A whitesweep photo of a backpack may show that it’s made of canvas, but a lifestyle photo will show that the backpack holds everything an outdoor-loving couple who want to sneak away from their city office jobs could need. In other words, it establishes an emotional connection with shoppers, which can drive purchases up to 1.5 times more than product information alone. 

For a great example, look no further than Tesla. The car manufacturer’s first Model X product image shows the car in the driveway of an artfully designed, futuristic home in the California hills. But right below that image is the Model X on a clean, white background that focuses all attention on the car alone.

3: Make Your Images Interactive or Configurable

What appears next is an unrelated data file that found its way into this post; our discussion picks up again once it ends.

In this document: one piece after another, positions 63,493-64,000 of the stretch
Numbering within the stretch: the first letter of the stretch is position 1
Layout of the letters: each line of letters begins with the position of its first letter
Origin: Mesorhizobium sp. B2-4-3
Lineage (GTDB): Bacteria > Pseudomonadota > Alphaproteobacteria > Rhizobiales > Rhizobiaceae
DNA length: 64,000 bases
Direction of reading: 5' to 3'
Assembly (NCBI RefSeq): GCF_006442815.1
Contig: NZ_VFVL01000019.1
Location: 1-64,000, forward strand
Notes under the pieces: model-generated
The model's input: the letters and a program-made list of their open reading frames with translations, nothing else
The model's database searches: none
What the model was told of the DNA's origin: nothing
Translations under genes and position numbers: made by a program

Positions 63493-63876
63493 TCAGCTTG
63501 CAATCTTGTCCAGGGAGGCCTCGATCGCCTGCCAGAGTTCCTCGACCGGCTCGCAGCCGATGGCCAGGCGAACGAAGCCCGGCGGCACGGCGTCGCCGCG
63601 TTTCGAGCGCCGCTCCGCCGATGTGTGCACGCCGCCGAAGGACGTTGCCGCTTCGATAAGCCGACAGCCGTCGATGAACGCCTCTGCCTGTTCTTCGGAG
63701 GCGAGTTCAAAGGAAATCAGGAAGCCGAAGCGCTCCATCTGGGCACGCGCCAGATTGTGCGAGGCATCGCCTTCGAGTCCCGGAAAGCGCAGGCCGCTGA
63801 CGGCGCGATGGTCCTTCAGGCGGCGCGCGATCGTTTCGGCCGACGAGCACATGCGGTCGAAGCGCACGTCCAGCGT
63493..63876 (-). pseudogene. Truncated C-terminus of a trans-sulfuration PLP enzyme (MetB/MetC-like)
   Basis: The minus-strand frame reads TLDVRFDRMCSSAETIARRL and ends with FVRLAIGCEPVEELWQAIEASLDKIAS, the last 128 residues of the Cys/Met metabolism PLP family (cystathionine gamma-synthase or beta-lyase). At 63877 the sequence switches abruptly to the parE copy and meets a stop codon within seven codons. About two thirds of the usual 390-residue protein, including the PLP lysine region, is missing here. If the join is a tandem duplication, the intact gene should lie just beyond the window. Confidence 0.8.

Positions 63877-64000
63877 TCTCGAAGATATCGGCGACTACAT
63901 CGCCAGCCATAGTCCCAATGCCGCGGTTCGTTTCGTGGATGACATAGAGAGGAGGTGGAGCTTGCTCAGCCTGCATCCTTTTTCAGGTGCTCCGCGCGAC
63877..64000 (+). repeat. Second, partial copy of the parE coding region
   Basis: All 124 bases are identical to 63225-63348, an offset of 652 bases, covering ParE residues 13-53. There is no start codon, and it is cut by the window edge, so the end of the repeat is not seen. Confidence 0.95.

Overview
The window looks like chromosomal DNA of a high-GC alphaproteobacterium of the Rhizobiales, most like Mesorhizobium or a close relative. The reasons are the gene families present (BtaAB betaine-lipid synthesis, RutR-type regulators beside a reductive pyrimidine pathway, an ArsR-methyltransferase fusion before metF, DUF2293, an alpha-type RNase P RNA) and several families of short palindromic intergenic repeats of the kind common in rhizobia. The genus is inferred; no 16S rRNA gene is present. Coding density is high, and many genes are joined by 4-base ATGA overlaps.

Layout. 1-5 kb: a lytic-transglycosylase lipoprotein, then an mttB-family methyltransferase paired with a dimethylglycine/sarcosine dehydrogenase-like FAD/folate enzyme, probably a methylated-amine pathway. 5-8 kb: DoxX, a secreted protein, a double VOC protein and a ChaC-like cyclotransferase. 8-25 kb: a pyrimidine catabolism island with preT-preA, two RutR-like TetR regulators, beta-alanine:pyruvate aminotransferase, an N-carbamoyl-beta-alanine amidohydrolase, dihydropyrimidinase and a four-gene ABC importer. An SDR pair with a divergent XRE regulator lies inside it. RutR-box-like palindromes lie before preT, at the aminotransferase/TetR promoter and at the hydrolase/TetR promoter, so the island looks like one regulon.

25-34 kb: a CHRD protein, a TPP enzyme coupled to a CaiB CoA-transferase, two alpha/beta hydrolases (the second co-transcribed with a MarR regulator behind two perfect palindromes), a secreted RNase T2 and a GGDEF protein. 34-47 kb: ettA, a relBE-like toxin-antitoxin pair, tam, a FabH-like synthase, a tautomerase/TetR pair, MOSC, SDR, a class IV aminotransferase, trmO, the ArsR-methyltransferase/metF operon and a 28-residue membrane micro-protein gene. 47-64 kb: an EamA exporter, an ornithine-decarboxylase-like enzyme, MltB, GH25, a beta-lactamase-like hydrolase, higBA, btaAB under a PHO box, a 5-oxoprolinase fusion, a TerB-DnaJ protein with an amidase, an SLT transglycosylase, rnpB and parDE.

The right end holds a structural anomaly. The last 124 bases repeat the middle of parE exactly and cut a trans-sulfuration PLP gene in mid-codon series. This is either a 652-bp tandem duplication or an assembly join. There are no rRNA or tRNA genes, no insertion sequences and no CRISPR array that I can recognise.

There was once a time when the limits of technology meant 3-D images (think spinnable) and configurable images (think mix and match) would lead to load times so slow they’d be lethal to any business that might try them.

We’re well beyond that now. Even so, many e-commerce sites still only offer static images. This is a huge missed opportunity, especially when you consider that roughly half of all online shopping happens on mobile phones, a medium where shoppers constantly use their fingers to interact with the images in front of them. 

For mobile shoppers, that interactive experience is a powerful engagement driver. But these images improve user engagement on desktops as well, leading to as much as a 94% increase in page views.